As you row row row your boat down the stream of your life, how awake are you? I’m not just talking about how many hours of the day you spend with eyes open as opposed to getting some shut eye. How awake to life are you?
Are you aware of the sights, sounds, smells, tastes, and sensations you experience? Are you conscious of your emotional reactions to whatever you’re experiencing? Do you appreciate the beauty of the flower pushing up through the sidewalk? Do you delight in the smile of a child, and not shy away from the tears of a friend?
We call this ability to be awake to life “presence.” You are present, here and now, for whatever life places on your doorstep, whether that is love and laughter or betrayals and heartbreak. When you are present, you can ride the roller coast journey of life, with its peaks and valleys, with an overall feeling that it’s all okay. Obstacles are called challenges. The grass is not greener in someone else’s yard.
There are some people who are even able to be present in their dreams, and can use this ability to further enrich their lives.
Take Ray Kurzweil, a futurist and inventor, who has been called the “rightful heir to Thomas Edison.” He uses a technique called lucid dreaming to spark his ideas. Before he falls asleep, Kurzweil goes over in his mind a problem he’s trying to solve. Then, at some point, he becomes conscious that he is dreaming. He says, “I am still in the dream, but I have conscious thinking as well so I can direct the dream. I have access to all these new creative links that I made while I was dreaming about the problem, but I also have my rational faculties. Within 15 or 20 minutes, I will typically have a new key insight.” And this from the man that Forbes referred to as “the ultimate thinking machine.”
There are four major states of consciousness—waking, sleeping, dreaming, and the meditative state. Just as you can become more conscious, more present, in your day-to-day awareness, so can you become more conscious in the dream state. Dreaming is a powerful way to gain access to your subconscious thoughts and feelings—a good source of information that’s a great help in your own healing process.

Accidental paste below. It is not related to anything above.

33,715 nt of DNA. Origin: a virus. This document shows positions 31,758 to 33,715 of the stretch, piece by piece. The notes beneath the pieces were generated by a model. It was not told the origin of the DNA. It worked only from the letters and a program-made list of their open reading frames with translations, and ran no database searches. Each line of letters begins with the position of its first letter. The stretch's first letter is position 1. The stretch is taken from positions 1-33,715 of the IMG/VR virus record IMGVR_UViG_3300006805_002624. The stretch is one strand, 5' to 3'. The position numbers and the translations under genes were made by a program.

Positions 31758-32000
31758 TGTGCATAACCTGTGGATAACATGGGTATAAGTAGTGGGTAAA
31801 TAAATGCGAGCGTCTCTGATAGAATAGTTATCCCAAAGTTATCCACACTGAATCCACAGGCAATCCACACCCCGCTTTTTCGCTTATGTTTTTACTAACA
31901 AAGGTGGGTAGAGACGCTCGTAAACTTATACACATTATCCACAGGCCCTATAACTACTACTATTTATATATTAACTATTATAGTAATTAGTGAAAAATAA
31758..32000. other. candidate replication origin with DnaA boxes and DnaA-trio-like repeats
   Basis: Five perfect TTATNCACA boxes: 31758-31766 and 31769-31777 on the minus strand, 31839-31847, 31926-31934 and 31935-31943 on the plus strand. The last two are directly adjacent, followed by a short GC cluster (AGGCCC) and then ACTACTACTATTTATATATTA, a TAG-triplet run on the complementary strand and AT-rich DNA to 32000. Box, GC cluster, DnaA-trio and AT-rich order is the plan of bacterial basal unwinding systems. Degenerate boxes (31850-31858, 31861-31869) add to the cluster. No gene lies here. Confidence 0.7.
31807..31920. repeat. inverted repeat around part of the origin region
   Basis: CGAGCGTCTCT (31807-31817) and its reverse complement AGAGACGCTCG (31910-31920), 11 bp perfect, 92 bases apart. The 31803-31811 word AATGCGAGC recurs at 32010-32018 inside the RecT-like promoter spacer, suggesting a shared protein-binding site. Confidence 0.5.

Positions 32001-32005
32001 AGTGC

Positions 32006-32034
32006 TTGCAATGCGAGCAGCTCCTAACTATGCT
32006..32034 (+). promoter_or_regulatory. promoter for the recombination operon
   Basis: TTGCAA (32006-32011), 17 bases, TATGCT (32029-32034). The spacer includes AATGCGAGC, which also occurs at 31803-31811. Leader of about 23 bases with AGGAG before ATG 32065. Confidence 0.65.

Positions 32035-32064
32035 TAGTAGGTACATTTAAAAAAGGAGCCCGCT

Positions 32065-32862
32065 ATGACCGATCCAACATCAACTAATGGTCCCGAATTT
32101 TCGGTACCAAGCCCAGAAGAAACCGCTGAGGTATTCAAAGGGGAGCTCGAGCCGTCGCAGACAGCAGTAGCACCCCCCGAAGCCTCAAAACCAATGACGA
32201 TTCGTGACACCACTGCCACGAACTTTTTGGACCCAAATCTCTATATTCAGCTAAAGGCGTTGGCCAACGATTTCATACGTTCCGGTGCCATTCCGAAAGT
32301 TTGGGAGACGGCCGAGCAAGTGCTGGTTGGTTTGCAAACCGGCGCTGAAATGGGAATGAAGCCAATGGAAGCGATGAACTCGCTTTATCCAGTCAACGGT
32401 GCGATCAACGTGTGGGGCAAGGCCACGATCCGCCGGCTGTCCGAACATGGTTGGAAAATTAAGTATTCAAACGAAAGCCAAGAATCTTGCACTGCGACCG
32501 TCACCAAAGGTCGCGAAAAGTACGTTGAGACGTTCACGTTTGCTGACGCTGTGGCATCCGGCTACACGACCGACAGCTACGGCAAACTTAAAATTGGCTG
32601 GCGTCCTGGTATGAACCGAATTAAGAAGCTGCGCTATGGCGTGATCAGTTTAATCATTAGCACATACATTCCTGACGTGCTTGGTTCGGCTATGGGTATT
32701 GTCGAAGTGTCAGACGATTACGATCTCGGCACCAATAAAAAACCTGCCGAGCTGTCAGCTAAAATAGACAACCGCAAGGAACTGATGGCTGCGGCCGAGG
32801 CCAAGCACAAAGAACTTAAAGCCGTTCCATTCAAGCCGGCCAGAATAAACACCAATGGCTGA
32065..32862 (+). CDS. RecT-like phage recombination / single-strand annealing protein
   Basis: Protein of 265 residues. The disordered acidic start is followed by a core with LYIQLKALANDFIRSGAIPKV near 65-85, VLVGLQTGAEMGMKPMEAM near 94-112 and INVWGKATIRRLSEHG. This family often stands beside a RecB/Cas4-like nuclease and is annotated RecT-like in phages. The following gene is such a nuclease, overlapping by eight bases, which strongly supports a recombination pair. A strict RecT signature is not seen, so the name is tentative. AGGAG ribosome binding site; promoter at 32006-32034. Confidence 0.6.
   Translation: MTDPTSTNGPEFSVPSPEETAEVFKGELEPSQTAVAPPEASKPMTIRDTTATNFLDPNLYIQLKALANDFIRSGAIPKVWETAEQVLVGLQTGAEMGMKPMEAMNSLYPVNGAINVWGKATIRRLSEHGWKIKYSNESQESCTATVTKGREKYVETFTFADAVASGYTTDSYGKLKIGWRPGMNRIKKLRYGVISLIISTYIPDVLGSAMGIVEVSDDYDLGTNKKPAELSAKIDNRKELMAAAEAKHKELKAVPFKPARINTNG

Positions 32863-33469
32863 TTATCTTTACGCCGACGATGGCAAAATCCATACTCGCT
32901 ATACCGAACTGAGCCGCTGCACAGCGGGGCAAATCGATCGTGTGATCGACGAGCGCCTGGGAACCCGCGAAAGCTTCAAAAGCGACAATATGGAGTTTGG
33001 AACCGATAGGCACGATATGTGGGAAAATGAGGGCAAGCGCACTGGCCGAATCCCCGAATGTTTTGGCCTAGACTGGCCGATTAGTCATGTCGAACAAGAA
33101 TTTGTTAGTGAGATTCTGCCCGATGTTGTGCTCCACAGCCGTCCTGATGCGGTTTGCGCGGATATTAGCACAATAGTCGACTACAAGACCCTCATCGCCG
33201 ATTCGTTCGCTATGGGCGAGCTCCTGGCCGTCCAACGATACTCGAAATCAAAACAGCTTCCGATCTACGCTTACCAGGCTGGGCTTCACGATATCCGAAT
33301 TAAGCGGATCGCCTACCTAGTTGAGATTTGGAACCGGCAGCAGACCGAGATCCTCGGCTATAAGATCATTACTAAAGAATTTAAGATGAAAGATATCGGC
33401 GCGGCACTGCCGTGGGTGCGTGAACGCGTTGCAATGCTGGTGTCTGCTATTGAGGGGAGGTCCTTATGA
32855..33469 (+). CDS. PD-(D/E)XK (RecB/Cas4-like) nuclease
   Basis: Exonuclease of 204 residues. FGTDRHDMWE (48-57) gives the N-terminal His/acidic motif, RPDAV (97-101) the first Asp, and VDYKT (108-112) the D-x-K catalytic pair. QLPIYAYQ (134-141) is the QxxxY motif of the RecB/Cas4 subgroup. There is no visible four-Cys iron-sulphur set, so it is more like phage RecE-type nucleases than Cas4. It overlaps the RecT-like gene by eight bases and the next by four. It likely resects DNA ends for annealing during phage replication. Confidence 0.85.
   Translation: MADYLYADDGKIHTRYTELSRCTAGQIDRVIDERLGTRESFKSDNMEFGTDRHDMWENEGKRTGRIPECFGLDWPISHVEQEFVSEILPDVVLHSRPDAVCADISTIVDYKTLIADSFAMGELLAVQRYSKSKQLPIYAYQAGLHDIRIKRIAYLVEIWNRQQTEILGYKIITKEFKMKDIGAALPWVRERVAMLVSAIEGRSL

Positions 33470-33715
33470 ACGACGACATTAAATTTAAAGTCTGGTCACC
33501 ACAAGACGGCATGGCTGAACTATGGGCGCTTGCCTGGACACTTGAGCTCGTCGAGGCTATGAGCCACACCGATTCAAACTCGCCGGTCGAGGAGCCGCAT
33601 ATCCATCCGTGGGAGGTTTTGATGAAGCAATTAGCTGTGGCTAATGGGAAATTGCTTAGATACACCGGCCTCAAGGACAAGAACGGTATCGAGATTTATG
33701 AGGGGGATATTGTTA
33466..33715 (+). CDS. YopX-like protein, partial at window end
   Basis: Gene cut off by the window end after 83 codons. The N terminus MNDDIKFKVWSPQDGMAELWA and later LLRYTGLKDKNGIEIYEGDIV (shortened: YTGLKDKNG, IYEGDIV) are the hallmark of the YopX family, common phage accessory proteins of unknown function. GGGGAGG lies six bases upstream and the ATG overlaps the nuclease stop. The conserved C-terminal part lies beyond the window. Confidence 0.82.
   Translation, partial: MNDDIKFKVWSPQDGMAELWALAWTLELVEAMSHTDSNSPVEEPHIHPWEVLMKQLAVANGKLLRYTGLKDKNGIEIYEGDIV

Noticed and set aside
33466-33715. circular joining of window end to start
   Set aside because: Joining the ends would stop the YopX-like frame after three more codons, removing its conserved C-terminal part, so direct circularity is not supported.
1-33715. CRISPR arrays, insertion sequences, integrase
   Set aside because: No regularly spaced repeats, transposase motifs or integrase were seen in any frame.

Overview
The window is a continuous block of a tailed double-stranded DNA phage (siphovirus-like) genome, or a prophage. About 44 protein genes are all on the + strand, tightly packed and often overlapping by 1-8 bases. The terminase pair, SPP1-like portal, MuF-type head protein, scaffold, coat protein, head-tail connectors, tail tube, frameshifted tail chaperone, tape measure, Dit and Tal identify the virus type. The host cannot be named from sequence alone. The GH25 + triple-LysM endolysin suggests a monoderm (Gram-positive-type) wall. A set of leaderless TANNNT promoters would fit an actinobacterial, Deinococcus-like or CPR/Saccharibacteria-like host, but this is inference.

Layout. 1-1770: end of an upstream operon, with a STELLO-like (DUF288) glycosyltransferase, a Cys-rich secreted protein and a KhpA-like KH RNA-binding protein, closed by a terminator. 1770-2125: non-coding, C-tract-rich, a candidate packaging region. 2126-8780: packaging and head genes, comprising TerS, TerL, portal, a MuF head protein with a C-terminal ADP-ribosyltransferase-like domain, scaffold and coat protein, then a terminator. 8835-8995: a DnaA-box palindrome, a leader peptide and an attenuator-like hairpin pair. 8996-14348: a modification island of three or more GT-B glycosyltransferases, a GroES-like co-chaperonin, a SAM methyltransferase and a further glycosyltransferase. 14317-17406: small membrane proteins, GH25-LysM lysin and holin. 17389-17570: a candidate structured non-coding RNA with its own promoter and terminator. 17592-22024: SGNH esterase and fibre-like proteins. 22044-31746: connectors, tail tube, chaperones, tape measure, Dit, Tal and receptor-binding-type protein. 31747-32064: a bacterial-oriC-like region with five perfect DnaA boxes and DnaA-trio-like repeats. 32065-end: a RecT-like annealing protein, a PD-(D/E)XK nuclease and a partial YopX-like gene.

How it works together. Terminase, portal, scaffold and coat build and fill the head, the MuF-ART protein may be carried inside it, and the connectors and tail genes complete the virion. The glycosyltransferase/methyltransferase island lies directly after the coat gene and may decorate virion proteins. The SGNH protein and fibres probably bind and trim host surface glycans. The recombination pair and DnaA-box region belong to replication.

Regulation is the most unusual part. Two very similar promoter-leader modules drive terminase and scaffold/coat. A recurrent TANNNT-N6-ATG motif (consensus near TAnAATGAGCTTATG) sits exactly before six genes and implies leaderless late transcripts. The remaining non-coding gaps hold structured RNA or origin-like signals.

Lucid dreaming, in which you become aware that you’re dreaming and can participate in and often direct what you’re experiencing, gives you opportunities that aren’t available during waking consciousness. You can go to different planes of consciousness, communicate with the dead or with spiritual guides, even fly and shape-shift. You can plug into past lives, change the outcome of dream events, or get information that is of benefit in this life.
A good way to start becoming more conscious about and in your dreams is by keeping a dream journal. Keep it near your bed and write in it as soon as you wake up. Most people have the longest REM sleep of their five sleep cycles per night right before waking, so it’s most likely those are the dreams you’ll remember.
All the ancients knew the value of dreams, and many traditions consider that it is our waking life that is the real dream. As you turn your attention to the meditative and the dream states and try to bring more awareness to those states, your consciousness will expand and you will be more fully “present” to your own life.